Yesterday’s Reflections: A Repository of Memories, by Alfred Schmid, is a book in two parts. Schmid opens with lessons on each holiday, sharing both common knowledge and historical origins of the days Americans commemorate each year. He then shifts gear into devotional mode, offering folksy stories.
A 2013 calendar opens the book, and references are made to specific days in 2013. This dating of the text may be a turn-off for potential readers, especially once a new year begins. In addition, while there are tidbits of interesting, little-known historical facts about the holidays, they are often bogged down by the obvious.
Tucked away at the end of this long journey through the calendar are the devotions, which offer biblical insight and wisdom on topics such as contentment, our worth to God, and the follies of youth, as well as various poems. Though entertaining and at moments enlightening, they begin to read, after a while, like a stuffed e-mail folder entitled “warm-fuzzies.”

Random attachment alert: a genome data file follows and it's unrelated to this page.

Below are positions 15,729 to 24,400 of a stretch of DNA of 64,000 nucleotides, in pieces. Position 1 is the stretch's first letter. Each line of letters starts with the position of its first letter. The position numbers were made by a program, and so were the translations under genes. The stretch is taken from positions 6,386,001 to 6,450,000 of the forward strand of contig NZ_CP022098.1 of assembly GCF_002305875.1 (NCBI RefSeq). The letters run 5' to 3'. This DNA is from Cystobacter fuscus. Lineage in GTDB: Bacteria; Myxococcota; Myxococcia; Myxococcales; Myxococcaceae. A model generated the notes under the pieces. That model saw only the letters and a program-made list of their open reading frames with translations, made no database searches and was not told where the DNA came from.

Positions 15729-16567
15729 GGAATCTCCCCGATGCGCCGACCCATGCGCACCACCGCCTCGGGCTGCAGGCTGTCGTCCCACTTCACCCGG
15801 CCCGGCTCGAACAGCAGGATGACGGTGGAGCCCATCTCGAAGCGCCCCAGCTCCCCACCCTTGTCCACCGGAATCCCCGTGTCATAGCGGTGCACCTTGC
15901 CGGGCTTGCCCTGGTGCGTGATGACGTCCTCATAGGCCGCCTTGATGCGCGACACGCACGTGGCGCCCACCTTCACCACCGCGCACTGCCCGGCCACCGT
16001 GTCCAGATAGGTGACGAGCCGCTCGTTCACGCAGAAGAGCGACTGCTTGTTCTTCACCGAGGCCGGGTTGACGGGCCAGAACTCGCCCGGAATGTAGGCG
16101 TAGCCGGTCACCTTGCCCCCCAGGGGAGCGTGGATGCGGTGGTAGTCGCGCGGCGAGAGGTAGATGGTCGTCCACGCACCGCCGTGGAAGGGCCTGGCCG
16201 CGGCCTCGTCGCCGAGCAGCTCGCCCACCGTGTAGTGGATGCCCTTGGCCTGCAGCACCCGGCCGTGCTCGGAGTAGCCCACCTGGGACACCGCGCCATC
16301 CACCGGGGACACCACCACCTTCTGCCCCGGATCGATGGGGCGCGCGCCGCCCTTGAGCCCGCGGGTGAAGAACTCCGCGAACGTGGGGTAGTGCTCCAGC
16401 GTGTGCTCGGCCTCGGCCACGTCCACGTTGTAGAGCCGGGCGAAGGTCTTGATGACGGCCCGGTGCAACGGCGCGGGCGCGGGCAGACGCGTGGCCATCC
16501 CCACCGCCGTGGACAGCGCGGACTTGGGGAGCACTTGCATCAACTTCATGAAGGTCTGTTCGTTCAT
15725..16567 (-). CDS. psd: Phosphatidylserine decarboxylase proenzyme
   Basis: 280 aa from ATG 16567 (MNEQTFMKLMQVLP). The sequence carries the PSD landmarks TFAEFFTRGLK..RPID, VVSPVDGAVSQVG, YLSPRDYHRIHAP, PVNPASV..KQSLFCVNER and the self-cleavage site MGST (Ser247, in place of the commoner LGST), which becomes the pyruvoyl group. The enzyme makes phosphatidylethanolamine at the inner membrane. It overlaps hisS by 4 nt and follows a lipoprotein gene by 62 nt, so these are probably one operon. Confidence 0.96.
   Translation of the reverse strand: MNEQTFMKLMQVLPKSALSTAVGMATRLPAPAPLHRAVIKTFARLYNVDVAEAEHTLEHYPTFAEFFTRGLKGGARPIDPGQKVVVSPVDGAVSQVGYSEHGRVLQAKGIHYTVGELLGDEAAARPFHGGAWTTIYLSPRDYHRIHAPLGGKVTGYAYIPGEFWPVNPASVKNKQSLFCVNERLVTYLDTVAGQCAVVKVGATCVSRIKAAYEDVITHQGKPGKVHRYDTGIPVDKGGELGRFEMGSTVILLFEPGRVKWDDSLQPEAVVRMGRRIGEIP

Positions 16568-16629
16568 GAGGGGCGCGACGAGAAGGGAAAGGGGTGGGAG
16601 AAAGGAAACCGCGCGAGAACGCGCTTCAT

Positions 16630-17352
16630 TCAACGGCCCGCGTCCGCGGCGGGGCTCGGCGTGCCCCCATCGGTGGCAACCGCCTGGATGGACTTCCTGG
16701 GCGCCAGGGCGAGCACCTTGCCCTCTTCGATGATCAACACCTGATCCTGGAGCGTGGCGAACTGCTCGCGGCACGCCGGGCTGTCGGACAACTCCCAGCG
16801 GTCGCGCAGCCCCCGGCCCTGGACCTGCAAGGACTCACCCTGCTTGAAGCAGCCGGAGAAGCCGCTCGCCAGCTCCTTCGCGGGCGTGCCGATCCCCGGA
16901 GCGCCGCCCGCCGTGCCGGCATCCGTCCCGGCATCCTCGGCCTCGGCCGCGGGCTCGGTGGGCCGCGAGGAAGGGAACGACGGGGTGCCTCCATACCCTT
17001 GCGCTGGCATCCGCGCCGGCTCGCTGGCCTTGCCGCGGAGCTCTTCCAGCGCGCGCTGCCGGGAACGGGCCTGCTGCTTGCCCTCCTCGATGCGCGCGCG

The effect of Schmid’s two-part format for this book is not unlike finding Chinese food options on the menu at your favorite Italian restaurant — it just doesn’t make sense. The book would have better served as a devotional with each holiday’s history as the entry for their respective days.
In addition to the quirky format, there are endless typographical and grammatical errors. One small example: on page eight, “Mardi Gras” is spelled three different ways. Past and present tense compete within sentences, and lines of text are unintentionally repeated. These literary missteps are distracting and often render the text confusing and disjointed.
This book’s intended audience is not clear. Due to the extensive spelling and grammar errors, the book cannot be trusted as an authority on the histories of the holidays. However, for readers looking for “short stories, devotionals, poems [and] lessons” on life along with a little history of the holidays, Schmid’s reflections may offer some interest.
Also available as an ebook.